The movie is male-centric, but its three female characters are uniformly strong. A pre-“Raiders of the Lost Ark” Karen Allen plays a girl who steals Richie’s heart; Toni Kalem plays his sympathetic but overly accommodating girlfriend; and an unrecognizable Linda Manz (“Days of Heaven”) is a pint-sized tomboy whose hulking boyfriend, Terror, is the most ferocious member of the Baldies.
Although it failed in the U.S., “The Wanderers” was a big hit overseas (especially in Germany and the U.K.), grossing $18 million, a rarity for a movie so steeped in Americana. Kaufman, who was coming off the critically-admired remake of “Invasion of the Body Snatchers,” would go on to direct several high-profile pictures, including “The Right Stuff” and “The Unbearable Lightness of Being.” But no movie in his body of work generates the same level of affection and loyalty.
The director’s cut of the film, which reinstated six minutes of footage that amplified gay subtexts, premiered at the Telluride Film Festival in 1995 and was released theatrically in 1996. The new 2K restoration that will play in theaters around the U.S. between now and the spring will be released on Blu-ray in 2017 — further proof of the movie’s undying legacy.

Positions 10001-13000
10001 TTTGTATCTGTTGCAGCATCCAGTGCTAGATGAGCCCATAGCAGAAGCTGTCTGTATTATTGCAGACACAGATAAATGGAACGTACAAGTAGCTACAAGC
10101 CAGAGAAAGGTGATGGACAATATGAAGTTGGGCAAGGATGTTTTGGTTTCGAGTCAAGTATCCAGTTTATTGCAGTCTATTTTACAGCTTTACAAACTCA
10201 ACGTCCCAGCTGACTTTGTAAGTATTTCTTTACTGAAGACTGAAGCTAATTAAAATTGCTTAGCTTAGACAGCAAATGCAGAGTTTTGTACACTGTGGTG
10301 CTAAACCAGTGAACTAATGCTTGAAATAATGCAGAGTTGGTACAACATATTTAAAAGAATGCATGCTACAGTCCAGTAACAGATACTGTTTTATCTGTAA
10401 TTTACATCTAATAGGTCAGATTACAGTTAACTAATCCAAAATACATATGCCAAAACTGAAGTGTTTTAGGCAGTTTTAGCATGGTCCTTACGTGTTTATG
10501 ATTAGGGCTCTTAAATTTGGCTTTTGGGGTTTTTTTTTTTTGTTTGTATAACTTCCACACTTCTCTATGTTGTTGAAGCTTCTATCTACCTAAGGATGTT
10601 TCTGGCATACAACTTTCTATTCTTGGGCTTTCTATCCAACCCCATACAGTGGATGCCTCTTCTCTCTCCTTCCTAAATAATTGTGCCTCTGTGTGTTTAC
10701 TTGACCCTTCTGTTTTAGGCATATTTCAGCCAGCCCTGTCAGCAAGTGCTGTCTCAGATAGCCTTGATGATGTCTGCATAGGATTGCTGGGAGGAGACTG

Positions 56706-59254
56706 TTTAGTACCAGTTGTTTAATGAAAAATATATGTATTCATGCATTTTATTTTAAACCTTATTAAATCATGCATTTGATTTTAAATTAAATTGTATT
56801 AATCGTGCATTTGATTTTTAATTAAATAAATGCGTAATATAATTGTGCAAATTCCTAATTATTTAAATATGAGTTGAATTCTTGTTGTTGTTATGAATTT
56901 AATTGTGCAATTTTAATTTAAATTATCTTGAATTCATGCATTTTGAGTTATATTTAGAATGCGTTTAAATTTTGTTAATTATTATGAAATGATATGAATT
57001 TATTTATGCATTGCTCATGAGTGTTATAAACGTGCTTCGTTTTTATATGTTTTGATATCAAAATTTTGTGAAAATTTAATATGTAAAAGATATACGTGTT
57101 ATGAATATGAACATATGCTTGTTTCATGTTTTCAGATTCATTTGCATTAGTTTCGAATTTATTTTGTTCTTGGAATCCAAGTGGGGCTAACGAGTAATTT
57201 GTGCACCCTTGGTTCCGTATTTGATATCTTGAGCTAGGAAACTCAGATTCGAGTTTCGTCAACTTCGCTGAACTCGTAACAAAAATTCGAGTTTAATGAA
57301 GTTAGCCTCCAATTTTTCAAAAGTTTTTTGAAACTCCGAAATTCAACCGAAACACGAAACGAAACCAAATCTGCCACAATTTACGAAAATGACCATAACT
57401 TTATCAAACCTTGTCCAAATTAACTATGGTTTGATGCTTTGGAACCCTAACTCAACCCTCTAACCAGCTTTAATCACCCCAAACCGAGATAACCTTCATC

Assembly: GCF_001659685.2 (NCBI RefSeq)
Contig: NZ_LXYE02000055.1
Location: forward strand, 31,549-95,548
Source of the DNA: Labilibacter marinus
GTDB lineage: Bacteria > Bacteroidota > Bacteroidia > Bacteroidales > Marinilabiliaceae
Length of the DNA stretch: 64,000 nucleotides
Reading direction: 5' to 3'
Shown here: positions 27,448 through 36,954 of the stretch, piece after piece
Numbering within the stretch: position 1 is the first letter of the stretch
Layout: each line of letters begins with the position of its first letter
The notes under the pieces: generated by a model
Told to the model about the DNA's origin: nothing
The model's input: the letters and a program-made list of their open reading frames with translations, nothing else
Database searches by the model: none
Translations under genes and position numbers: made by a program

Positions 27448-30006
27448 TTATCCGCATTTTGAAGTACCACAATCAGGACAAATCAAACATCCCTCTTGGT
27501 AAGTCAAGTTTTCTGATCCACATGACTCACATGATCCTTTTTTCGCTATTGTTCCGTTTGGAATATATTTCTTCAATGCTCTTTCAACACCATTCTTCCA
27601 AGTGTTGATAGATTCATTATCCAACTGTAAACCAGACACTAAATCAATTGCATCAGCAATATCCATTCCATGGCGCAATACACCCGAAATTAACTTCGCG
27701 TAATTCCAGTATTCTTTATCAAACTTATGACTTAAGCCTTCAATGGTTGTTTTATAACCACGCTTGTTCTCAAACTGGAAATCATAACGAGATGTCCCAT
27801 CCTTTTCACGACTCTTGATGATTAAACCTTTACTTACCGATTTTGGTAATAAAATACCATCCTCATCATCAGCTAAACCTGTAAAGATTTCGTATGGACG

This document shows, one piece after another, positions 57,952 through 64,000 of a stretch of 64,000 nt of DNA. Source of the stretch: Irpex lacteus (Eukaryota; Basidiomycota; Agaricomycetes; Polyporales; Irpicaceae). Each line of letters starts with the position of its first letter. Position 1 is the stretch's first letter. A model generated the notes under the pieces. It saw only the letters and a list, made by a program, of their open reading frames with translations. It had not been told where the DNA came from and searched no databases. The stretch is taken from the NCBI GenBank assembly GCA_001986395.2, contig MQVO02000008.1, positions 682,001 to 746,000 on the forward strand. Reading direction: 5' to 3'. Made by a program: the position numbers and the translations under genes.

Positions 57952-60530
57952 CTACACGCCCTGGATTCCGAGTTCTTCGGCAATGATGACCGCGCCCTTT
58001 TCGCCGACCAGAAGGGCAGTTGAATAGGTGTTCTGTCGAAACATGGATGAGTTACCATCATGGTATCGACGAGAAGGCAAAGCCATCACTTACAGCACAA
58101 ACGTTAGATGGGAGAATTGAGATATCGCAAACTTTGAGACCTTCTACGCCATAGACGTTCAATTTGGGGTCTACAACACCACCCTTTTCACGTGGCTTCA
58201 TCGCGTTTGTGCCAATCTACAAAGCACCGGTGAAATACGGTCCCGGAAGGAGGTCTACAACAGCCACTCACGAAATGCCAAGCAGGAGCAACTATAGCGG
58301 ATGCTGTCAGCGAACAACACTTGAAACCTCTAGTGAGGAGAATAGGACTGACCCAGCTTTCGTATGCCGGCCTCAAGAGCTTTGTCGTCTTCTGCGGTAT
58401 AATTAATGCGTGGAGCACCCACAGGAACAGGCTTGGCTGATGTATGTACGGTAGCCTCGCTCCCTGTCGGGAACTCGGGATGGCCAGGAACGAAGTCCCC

Film scholar Annette Insdorf, who wrote the book-length career study “Philip Kaufman,” believes part of the reason for the film’s continuing popularity is that it was ahead of its time, despite its period-era trappings.
“Long before the advent of music videos, [Kaufman] skillfully juxtaposes visual action with the most effective rhythm, melody, lyrics and orchestration — especially when we hear Dion’s ‘The Wanderer’ as the guys strut down the street,” she says. “Pop songs of the 1960s not only establish the time frame and engender the pulse of scenes; they also evoke nostalgia for those who were American teenagers in the early 1960s.”
Another element that has kept “The Wanderers” from disappearing is the movie’s unruly spirit — a reflection of the characters as well as Kaufman’s shrewd and sometimes daring sense of humor.
“When was the last time you saw such a thoroughly uninhibited and go-for-broke American movie?” says veteran film critic Michael Sragow. ‘“The Wanderers’ is that and more: a movie about growing up absurd in urban America that wrings humor and drama and even audience identification from rites of passage as clueless as ‘elbow-titting’ and from tribal frictions that include a scurrilous and hilarious bout of name-calling.
“The movie comes from an era before ‘microaggressions’ and ‘trigger warnings.’ It embodies an earlier radical attitude that the best way for Americans to stumble towards maturity is to lay bare their most disreputable secrets and mess with them.”
What: 2K restoration of “The Wanderers” followed by a Q&A via Skype with director Philip Kaufman, moderated by Miami Herald movie critic Rene Rodriguez.
When: 7 p.m. Tuesday Nov. 22.
Where: Coral Gables Art Cinema, 260 Aragon Ave.
Tickets:$11.75 ($10 seniors/students/military. Click here or call 786-385-9689.